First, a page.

To continue the trend, look for Christmas pictures to appear on here sometime in March. ;)

Wednesday, December 5, 2012

Letter of Regret

Dear Future Self,

Just because you are out running errands and get really really hungry (since it is 11:30 AM) and the kids are getting squirmy, does not mean that you should eat out alone with them. Trust me. A trip to Chipotle will only end with multiple trips to the bathroom, a grabby eight-month-old (who really really wants to eat food but still chokes on her rice cereal), a quesadilla catapulted across the table, milk from a straw squirted on a child's head (and body, and table, and chair, and floor), very loud screams for more chips, and finally, a very embarrassing tantrum display by the two-year-old which turns everyone's heads. You, on the other hand, who wanted to stop and eat there in the first place because you are dying of hunger, will only manage to eat two bites of your burrito bowl before you pack everything up and make a quick exit out the door, with two sobbing children in tow.

So, the next time you get hungry while out shopping, take my advice. Eat the squished granola bar that is hiding somewhere in the depths of the diaper bag, and suck it up. Eating at home just may save your sanity.

My Regrets

P.S. Children grow up eventually. But then you will be alone. So in the meantime, pack snacks. Lots of them.

Monday, December 3, 2012

Birthday Joys

My favorite boy had his 27th birthday this weekend. 

Since the birthday boy is also the in house photographer, of course neither of us thought to get out a camera (and we have quite a few) and document the party (fail.)... So photo props to our friend Lucas for this little instagram of the cake and the birthday boy's luscious locks of hair. ;)

We had a great weekend with family and friends and were a little blue this morning when reality set in and the clock struck 7:30 AM, signaling the man of the house to leave for work. 

But today in the midst of mountains of laundry, very dirty floors, tired kids and leftover chocolate cake, I am so very thankful that God brought Eric and I together seven years ago. I still get a chuckle whenever I think about how when I first met him, I wanted absolutely NOTHING to do with him. Thanks to my friend Dan, who lived on the same floor as him, and my sister, who had a class with him and needed a study partner, he kept showing up. And eventually, so did I.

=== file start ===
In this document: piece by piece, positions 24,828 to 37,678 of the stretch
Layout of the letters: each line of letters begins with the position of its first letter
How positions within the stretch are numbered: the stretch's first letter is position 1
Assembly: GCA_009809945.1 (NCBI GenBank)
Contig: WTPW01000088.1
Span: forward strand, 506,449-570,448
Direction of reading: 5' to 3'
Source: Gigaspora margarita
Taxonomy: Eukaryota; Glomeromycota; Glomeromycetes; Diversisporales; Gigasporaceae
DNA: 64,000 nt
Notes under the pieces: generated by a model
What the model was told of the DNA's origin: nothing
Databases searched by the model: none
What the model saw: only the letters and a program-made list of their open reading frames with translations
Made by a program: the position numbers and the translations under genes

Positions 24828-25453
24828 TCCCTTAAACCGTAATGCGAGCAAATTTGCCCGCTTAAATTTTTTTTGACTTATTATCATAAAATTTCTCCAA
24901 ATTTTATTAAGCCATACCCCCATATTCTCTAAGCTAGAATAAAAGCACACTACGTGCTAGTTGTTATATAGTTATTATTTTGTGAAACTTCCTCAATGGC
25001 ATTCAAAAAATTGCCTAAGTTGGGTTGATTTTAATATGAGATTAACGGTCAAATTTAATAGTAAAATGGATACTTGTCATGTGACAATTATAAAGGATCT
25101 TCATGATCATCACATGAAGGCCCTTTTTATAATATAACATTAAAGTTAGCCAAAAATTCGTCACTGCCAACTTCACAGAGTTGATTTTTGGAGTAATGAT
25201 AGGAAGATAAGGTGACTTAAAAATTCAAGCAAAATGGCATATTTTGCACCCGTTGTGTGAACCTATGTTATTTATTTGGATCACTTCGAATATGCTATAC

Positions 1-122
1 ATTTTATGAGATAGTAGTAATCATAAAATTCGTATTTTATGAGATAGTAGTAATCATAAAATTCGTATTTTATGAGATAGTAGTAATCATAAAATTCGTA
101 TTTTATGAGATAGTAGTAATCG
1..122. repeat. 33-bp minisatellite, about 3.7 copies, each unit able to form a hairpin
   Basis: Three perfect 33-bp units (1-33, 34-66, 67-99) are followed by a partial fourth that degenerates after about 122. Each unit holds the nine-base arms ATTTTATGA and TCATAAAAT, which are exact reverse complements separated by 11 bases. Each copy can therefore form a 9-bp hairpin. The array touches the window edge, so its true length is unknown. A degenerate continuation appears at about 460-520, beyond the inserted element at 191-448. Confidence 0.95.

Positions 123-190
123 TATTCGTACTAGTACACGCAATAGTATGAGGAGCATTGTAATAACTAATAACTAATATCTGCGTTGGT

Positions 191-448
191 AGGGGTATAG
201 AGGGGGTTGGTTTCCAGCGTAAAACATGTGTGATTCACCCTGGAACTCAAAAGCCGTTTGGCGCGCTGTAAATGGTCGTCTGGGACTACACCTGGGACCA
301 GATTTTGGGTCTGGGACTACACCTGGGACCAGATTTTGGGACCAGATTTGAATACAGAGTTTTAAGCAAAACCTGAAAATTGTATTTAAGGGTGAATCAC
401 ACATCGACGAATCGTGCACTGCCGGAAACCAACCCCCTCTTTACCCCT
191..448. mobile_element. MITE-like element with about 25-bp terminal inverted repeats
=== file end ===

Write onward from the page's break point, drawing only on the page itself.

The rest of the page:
And by his birthday party that first fall semester in 2005, ice skating downtown, I knew this guy was going to be my best friend for years to come. And I am so looking forward to the continuation of our lives together. 

Thursday, November 22, 2012

No More Turkey, please (ever).

I still have exactly 31 minutes of Thanksgiving day left before this post becomes obsolete. So here's the skinny: After having over twenty people in my home for Thanksgiving dinner today, I am too wound up to sleep and can only thing about two things - how much I love my Chicago family and how much I hate Thanksgiving food.

Two explanations. The first one is easy. Our families do not live in Chicago, or anywhere near it. I have some relatives in the suburbs, but for numerous reasons I like visiting them separate from holidays. When we settled here and found our church, we quickly adopted a family and community to call home. Therefore, we celebrate holidays together, and I love it. Also explains why I had twenty people in my home today (and it worked out beautifully, I might add!).

Second explanation. Slightly more difficult. I may be the only person in the United States of America who leaves the Thanksgiving dinner table still hungry. And will not be going back for seconds.

I hate traditional midwest Thanksgiving food.

Turkey, no thanks.
Stuffing, gross.
Creamed sides and casseroles, no thanks ever.
Mashed potatoes, yes ok, fine.
Pies. They are good, but I'm pretty much all pumpkin-ed out by now.

Sushi. Yes.

Eric doesn't like Thanksgiving food either, so even though we agreed to cook a small turkey for the benefit of everyone coming, he also grilled baby back ribs, steaks, and steak and bacon wrapped shrimp.

So I should have been plenty full, even with never taking a bite of the turkey.

But with both my girls needing things and being in my lap and all the commotion of twenty people in one room together, I'm pretty sure I didn't get the food coma. Which is a good thing, because who needs it? And while everyone was laying around moaning and groaning about how full they all were, I felt just fine.